3. Reducing import duties for NGV as follows
– NGV refueling facilities: compressor 3% , other equipment 1%
– Vehicular conversion kit: Equipment 1%, NGV cylinder 1% for all material types.
4. Reducing excise tax for CNG passenger car from 30% – 40% to 20%
5. Revising existing natural gas powered vehicle regulations to accommodate the latest NGV technologies.
6. Introducing new BMTA buses and garbage collector trucks to use NGV.
7. Developing NGV refueling station regulation.
8. Allocating land for NGV service stations.
9. Setting NGVs as the first priority for natural gas use, especially gas from onshore fields.

NGV Project Highlights in 2005

There are many continuing projects and pilot projects that PTT will implement this year to expand the number of NG Vehicles such as a pilot project for truck tractors/bus/van to use both dedicated and diesel dual fuel technology. This particular aspect will be emphasized in a number of unique highlight projects. Three projects will be explained in detail as follows.
1. CNG in Locomotive Project
As Asia’s first project to use CNG in locomotives, PTT is co-operating with the State Railway of Thailand (SRT) to study the possibility of using CNG in railway engines. A pilot project is set for a train that run between Bangkok and Chonburi by using Energy Conversions Inc. (ECI, USA.) technology to install Cummins KTA – 50L engine illustrated as follows : A conversion kit to be applied to the engines of a locomotive enables them to use natural gas as supplemental fuel, mixing natural gas with diesel (dual fuel). The system is designed to be automated and be capable of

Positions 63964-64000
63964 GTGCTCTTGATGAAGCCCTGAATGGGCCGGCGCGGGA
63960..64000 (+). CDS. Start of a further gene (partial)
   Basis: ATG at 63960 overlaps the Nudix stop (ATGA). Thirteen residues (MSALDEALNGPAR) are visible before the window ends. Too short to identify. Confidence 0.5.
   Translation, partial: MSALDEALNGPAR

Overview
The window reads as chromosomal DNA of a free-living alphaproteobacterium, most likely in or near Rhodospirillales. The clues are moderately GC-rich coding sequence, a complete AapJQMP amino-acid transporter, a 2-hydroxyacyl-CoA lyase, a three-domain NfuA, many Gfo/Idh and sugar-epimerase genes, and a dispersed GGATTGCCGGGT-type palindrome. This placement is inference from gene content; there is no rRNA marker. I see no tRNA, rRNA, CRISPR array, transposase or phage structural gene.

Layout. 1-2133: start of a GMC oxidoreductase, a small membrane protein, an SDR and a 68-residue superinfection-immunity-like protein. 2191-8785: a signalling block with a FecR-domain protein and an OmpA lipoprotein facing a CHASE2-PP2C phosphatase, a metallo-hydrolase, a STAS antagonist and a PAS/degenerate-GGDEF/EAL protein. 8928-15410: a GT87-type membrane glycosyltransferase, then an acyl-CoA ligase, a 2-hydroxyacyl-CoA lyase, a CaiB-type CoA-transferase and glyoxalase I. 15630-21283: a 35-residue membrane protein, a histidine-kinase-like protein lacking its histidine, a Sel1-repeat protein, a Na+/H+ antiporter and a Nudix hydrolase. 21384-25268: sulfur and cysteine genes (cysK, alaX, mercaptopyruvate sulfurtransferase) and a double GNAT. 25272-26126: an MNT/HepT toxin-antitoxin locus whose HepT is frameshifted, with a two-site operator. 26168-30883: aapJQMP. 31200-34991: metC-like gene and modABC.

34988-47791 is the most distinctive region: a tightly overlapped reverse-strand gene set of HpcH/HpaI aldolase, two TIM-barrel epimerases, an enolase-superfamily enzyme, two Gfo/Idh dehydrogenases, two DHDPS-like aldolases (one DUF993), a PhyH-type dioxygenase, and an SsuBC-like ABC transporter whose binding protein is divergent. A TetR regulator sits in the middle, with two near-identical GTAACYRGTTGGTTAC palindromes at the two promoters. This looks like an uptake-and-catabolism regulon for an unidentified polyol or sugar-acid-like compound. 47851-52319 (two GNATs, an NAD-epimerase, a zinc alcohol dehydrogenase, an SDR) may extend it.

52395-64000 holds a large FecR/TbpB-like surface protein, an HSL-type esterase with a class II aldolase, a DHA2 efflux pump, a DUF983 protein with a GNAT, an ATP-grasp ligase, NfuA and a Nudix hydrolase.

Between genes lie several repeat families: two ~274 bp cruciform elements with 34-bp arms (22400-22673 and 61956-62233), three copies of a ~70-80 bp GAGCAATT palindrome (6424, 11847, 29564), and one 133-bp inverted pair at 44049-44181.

operating the engine without operator intervention. It uses sensors to detect the necessary operational variables to determine when the operation in dual fuel mode is acceptable. The system, of course, may be switched to only diesel mode if desired and is fully fail safe. In the event of power loss it switches the engine to diesel while still generating electrical power. The dual fuel mode of engine operation is nearly identical to the diesel mode.

The switch to dual fuel commences when all of the variables are within proper limits such as minimum level of power and engine speed. The operation starts by opening an automated gas cutoff valve and then positioning the gas flow control valve so that the diesel is reduced as the gas is injected into the engine. The controller continues to monitor the variables and controls the gas to diesel ratio. The controller has a system information screen whereby the sensor readings and control system parameters can be viewed. The controller uses an indicator light to provide “at a glance” status of the system to indicate whether it is on gas. In addition to the engine systems system, a high flow, high Pressure Reduction Skid is used to take the high pressure stored fuel, filter it, reduce the pressure in two stages, provide over pressure protection in case of malfunction and heat the gas with engine water. Gas heating is regulated with a control valve. The PRS is designed to automatically stop the gas
supply to the locomotive under certain conditions. It is designed for 3,600 psi maximum supply, delivering heated gas at approximately 25 psi to the locomotive. It is designed to deliver the necessary gas flow when supply pressure (tanks nearly empty) is only 150 psi. It is designed to be located on the fuel tender car. Along with the PRS are quick disconnect fitting sets for connection of the tender car to the locomotive. The commissioning is expected to be on August 2005.